Quick-relief treatments are meant to calm your airways ASAP when your asthma symptoms act up. Many of them are known as bronchodilators, meaning they fight that airway constriction that starts the asthma cycle, according to the Mayo Clinic. The most common type of quick-relief treatment is short-acting beta agonists, which you breathe in through an inhaler and which typically act within minutes.

Long-term preventive medications, which include things like allergy medications and inhaled corticosteroids, are designed to control your asthma so you’re not as likely to have symptoms in the first place, the Mayo Clinic says. The goal with these drugs is to reduce inflammation in your airways as a whole, so you’ll typically take them every day. “When there is less baseline inflammation, there is a smaller response to triggers, which leads to fewer symptoms,” Dr. Thomas explains.

So, now you know the pathophysiology of asthma. Use this information for good, not evil.

OK, there’s really no way to use this for evil. But, if you have asthma or if you have loved ones who do, knowing this might help make life a little bit easier (or at least answer some questions you had). And if you don’t have asthma and were really just curious about its pathophysiology, well, crushing a biology question at your next trivia night definitely counts as using this for good.

Related:

13 Things You Absolutely Should Know Before Getting the Copper IUD

Deciding you’re ready for an intrauterine device can feel like you’re getting initiated into a very exciting, slightly mysterious contraceptive club. But before you start dreaming about life with an IUD (hello, whole entire years of pregnancy prevention), you still have at least one other major choice to make: hormonal or copper?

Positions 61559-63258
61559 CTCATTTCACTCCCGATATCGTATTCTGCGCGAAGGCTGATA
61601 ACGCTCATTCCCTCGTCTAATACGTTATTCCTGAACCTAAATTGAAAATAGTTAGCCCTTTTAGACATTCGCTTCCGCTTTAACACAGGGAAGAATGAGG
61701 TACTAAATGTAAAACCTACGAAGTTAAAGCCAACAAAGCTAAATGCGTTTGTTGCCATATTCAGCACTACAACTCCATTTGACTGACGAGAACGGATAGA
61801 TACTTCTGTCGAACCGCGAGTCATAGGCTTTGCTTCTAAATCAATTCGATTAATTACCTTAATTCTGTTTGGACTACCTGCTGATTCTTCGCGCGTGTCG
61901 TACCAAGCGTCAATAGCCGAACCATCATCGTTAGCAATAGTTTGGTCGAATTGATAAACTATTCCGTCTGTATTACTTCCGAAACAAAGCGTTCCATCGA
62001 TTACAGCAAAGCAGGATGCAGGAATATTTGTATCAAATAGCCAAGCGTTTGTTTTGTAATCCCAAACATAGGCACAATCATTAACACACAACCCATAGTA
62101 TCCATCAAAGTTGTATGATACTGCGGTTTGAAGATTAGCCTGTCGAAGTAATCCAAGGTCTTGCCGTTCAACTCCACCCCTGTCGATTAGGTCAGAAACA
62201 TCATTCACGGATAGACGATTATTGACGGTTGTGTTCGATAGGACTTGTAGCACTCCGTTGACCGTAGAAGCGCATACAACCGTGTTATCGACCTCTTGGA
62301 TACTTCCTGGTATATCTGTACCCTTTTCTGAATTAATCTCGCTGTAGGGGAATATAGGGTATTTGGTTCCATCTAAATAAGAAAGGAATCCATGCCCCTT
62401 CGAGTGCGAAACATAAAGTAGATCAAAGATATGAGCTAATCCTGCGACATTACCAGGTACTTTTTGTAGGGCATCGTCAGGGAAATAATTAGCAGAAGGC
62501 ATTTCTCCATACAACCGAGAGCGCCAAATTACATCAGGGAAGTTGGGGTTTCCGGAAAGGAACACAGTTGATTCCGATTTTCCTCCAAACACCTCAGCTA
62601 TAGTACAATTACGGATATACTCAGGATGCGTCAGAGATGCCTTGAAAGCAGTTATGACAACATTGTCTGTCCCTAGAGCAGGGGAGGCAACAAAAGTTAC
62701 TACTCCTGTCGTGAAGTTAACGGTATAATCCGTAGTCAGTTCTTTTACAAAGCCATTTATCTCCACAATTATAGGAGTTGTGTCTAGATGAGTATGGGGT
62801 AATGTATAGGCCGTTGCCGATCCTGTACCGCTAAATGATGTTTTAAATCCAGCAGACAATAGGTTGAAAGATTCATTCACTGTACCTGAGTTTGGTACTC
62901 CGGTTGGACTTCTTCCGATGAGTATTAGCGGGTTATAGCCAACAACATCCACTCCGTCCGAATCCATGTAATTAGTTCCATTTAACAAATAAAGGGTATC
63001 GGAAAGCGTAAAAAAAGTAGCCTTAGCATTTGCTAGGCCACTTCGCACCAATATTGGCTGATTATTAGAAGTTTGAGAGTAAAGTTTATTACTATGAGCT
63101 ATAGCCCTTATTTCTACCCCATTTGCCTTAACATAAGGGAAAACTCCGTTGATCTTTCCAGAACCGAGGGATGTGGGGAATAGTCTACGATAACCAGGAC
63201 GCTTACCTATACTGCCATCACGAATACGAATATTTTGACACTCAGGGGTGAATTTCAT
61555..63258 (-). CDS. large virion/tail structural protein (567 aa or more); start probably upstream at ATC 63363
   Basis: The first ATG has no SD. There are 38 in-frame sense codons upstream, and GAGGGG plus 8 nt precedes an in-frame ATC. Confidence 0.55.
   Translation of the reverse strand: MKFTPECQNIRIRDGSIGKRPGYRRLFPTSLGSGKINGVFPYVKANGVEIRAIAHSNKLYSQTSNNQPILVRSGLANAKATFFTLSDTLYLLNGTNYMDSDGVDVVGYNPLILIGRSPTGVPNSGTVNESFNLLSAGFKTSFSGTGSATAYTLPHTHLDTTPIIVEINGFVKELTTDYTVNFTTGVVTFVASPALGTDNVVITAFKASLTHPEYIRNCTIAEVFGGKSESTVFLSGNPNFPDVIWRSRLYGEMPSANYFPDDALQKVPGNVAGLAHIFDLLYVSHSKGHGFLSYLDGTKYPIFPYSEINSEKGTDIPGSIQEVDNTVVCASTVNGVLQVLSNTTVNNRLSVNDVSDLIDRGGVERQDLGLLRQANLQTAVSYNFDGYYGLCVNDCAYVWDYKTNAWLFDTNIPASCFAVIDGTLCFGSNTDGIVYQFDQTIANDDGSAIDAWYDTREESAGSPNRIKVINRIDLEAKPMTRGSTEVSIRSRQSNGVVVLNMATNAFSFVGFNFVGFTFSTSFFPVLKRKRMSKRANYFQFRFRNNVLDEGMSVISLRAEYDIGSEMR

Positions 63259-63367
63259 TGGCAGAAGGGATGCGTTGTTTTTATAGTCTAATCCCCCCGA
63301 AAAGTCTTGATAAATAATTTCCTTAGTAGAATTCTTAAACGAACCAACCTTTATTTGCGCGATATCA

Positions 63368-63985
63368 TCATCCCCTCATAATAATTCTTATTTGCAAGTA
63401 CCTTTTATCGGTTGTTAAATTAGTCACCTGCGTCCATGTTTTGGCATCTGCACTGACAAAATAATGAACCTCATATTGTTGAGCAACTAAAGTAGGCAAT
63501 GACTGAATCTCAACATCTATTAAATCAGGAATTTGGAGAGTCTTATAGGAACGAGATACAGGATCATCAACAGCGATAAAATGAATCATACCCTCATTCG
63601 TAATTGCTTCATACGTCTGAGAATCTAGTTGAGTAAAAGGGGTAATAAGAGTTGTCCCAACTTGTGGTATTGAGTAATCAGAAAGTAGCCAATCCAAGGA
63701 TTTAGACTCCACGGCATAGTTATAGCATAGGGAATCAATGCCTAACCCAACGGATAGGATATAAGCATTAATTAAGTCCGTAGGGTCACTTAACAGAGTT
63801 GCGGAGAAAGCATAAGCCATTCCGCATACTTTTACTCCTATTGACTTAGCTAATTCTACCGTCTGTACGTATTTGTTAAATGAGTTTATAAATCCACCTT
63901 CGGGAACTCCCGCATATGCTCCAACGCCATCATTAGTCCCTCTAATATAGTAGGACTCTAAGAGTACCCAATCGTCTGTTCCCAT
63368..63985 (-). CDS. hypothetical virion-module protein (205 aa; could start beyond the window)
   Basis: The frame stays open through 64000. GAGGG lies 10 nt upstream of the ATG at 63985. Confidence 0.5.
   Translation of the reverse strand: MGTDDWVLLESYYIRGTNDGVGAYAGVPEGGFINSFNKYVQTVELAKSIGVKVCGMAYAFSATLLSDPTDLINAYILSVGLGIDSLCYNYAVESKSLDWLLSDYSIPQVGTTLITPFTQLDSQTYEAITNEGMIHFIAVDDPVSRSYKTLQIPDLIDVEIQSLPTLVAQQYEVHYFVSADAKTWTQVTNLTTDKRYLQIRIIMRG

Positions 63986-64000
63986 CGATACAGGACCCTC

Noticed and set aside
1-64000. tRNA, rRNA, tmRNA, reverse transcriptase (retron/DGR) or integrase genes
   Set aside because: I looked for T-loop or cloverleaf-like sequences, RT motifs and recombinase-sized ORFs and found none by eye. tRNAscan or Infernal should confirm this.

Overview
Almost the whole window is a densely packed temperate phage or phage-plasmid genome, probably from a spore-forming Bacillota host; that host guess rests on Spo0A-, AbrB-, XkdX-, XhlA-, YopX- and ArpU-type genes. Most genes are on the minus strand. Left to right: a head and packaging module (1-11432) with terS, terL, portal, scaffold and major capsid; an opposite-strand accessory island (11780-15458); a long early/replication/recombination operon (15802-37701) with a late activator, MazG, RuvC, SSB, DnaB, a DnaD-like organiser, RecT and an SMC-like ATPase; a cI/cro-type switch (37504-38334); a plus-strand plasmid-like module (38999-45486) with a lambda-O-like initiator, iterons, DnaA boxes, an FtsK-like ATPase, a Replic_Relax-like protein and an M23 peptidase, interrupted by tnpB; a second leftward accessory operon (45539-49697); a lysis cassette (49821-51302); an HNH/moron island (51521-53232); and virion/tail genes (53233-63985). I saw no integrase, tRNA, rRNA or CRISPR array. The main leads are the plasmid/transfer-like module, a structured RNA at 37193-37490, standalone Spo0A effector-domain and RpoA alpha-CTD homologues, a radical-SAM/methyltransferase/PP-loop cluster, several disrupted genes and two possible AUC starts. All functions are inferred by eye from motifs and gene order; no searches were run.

See, you could opt for a hormonal IUD like Mirena, Skyla, Liletta, or Kyleena, which all use progestin to thin your uterine lining and thicken your cervical mucus so it’s more difficult for sperm to reach an egg. Or you could go the copper route instead. Here’s what you need to know about this form of birth control.

1. The copper IUD, manufactured under the name ParaGard, changes the environment in your uterus to make it toxic to sperm and eggs.

Sounds like magic, but it’s just science. ParaGard is a plastic T-shaped device that, like other IUDs, fits snugly inside your uterus. The difference is that while hormonal IUDs emit progestin, ParaGard has copper wire coiled around it. That copper produces an inflammatory reaction which interferes with sperm movement, egg fertilization, and possibly implantation, thus preventing pregnancy, according to the Mayo Clinic and ParaGard’s prescribing information. You can think of it kind of like a permanent spermicide, Brett Worly, M.D., an ob/gyn at the Ohio State University Wexner Medical Center, tells SELF.

2. You can use ParaGard for pregnancy protection for up to 10 years. (!!!)

In terms of longevity, ParaGard is the epitome of this “set it and forget it” form of birth control, offering a full decade of pregnancy protection.

By comparison, hormonal IUDs Mirena and Kyleena are recommended for up to five years, Liletta is recommended for up to four years, and Skyla is recommended for up to three years.

3. The copper IUD is over 99 percent effective at preventing pregnancy.